Combat Camera

Biblioasis has announced the winner of this year’s Metcalf-Rooke Award. The prize, given annually to the best unpublished work of fiction by a new writer, goes to A. J. Somerset for his novel Combat Camera.

Combat Camera … concerns Lucas Zane, a celebrated photographer who has burned out emotionally after covering battles in most of the wars of the late twentieth century. He has come to the end in Toronto, drunk, hallucinatory, all ambition fled. He earns the rent by taking photographs for Richard Barker, an impresario of shoestring-budget pornographic movies. On the set he meets “Melissa” and the novel explores their involvement. Zane tries to make a comeback by constructing a photo-essay about “Melissa’s” life, a stripper and porn-chick utterly lacking a heart of gold. Zane’s reflections on camera angles, available light, film stock and shutter speeds — all the by now obsolete technology of his years of fame — form a hymn to the beauty of art. Though Zane himself would deny that. But the power of the book lies in its voice, a voice that is restless, ceaseless, meandering, tragic, sometimes very funny, a mind and voice that maintain an almost hypnotic grip on the reader.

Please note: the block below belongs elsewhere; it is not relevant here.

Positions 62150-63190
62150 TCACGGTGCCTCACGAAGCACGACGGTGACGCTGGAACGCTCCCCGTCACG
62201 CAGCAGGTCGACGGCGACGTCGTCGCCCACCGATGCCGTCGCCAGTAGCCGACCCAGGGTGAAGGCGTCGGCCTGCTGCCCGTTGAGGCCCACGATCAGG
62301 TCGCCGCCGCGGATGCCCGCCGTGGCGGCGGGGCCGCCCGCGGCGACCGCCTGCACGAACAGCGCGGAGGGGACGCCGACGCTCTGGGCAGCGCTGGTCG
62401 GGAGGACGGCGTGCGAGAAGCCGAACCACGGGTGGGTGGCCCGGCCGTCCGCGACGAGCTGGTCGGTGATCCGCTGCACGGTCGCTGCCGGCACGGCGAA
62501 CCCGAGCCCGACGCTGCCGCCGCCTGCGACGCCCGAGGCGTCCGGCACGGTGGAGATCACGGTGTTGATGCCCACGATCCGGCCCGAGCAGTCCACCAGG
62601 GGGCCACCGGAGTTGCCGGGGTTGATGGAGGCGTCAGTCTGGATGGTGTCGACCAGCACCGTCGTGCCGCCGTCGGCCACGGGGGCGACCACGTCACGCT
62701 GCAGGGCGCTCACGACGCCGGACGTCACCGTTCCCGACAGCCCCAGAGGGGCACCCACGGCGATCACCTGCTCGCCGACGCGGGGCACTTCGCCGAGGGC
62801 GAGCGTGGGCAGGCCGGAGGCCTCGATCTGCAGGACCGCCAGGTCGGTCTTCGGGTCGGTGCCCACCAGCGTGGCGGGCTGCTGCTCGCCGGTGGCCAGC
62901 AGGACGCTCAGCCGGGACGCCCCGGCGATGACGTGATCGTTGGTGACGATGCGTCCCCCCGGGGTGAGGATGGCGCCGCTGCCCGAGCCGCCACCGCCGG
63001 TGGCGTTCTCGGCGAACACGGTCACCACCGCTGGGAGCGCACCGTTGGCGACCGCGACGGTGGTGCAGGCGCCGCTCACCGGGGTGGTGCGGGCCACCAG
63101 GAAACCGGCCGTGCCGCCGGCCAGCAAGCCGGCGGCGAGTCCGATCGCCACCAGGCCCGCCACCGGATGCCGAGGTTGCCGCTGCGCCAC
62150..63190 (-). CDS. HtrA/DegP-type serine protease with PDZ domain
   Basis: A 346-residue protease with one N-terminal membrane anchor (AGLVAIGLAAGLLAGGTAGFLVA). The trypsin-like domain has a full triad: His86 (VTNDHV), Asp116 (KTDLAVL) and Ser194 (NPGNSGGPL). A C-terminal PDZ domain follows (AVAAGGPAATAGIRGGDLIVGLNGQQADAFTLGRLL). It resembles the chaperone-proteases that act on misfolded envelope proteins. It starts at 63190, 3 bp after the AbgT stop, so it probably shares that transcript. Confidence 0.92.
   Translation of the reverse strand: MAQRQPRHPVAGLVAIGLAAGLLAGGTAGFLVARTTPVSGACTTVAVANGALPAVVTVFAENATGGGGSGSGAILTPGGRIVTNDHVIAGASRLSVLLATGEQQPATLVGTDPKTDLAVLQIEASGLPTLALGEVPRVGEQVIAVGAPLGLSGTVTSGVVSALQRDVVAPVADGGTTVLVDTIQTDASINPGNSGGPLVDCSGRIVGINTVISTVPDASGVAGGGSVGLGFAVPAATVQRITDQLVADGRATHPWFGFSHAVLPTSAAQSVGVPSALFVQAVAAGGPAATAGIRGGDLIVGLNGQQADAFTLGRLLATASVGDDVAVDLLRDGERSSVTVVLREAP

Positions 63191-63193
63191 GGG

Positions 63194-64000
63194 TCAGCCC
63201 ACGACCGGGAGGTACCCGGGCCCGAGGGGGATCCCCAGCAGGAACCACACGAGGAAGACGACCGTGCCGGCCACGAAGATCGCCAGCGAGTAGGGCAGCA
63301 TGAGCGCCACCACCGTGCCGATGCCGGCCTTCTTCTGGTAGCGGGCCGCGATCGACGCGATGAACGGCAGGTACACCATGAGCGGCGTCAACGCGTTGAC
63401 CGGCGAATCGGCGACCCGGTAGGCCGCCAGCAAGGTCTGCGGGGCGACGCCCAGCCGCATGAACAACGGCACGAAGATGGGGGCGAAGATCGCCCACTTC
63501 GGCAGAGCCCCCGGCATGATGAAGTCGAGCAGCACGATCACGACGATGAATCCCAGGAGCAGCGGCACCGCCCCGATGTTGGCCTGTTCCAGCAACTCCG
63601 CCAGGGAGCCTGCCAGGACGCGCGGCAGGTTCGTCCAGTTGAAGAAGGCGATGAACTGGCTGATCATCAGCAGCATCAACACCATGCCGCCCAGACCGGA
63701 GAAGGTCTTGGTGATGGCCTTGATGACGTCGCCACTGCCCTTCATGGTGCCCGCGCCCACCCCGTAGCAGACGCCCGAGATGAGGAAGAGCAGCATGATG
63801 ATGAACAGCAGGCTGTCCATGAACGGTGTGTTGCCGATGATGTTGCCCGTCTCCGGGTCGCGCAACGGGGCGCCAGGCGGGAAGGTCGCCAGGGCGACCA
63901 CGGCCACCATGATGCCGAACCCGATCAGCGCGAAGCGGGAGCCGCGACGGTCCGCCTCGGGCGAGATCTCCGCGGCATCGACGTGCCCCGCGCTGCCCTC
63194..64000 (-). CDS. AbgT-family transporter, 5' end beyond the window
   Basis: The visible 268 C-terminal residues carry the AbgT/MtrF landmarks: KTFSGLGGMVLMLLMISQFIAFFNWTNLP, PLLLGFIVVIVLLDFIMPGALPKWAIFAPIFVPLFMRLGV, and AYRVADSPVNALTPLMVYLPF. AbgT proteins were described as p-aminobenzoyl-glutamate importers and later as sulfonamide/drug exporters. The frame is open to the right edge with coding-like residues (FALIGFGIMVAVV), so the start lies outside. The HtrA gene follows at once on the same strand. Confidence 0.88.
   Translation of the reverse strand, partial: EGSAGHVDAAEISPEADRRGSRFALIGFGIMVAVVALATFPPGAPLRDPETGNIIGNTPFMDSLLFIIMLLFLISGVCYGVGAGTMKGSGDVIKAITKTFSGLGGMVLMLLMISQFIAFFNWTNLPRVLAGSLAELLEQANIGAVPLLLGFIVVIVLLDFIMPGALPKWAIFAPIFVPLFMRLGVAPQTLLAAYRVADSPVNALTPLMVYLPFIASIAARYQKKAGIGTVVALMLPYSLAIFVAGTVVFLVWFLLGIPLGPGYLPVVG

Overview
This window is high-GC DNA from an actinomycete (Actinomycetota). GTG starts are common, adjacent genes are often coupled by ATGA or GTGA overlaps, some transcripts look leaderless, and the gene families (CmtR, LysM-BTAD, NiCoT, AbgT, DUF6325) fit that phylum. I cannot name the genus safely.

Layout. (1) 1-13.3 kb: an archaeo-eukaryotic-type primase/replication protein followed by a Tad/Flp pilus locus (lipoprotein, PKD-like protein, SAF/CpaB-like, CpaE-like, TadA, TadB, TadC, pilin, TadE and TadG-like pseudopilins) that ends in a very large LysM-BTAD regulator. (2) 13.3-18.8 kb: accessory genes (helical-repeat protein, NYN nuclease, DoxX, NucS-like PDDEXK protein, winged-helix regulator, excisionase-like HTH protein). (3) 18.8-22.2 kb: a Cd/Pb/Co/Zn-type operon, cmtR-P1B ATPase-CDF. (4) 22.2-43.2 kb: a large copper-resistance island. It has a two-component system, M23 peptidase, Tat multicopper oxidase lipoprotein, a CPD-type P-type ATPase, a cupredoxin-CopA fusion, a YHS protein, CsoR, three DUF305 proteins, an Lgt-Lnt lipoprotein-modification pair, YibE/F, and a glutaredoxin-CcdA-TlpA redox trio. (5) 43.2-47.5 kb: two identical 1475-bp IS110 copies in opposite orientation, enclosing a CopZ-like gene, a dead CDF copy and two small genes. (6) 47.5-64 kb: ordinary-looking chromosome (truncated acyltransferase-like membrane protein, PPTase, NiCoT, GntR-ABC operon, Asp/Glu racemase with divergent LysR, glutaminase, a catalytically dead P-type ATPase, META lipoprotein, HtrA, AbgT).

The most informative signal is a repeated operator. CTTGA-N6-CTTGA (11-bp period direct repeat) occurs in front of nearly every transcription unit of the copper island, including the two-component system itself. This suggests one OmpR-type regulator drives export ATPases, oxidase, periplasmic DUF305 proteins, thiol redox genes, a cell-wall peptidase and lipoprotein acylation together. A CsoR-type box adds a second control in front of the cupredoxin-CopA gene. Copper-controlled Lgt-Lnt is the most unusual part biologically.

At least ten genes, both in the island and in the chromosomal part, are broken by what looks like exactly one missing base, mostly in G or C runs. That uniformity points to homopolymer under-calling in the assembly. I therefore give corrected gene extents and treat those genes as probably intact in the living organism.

I’m sure you’d like a nice, pat explanation for my life. Something to tie up all the loose ends: I left it all behind after witnessing unspeakable horrors, etcetera, that left me reduced to a whiskey-soaked shell. You’d like to think you’re in some tale of sin and redemption. I guess we all like to think we’re walking through some grand, redemptive story. Well, we’re all going to be disappointed. Disappointment is one of the two fates that we must all eventually meet.

I ran out of horror a long time ago. You start with conviction, and then you just end up sad. You know you aren’t going to stop anything. You’ll be off to cover another war tomorrow and the day after that and the day after that and the day after that until you retire, until you just give up and leave the job to the next quixote. You realize that all the things you thought and believed were all bullshit. You just get tired out, and you can’t feel anything anymore but a kind of distant sadness.

God looks down on his children and shakes his head. Free will, he thinks — what was I smoking when I came up with that one? You drop one tab of acid, eight days later you got snakes in the Garden of Eden.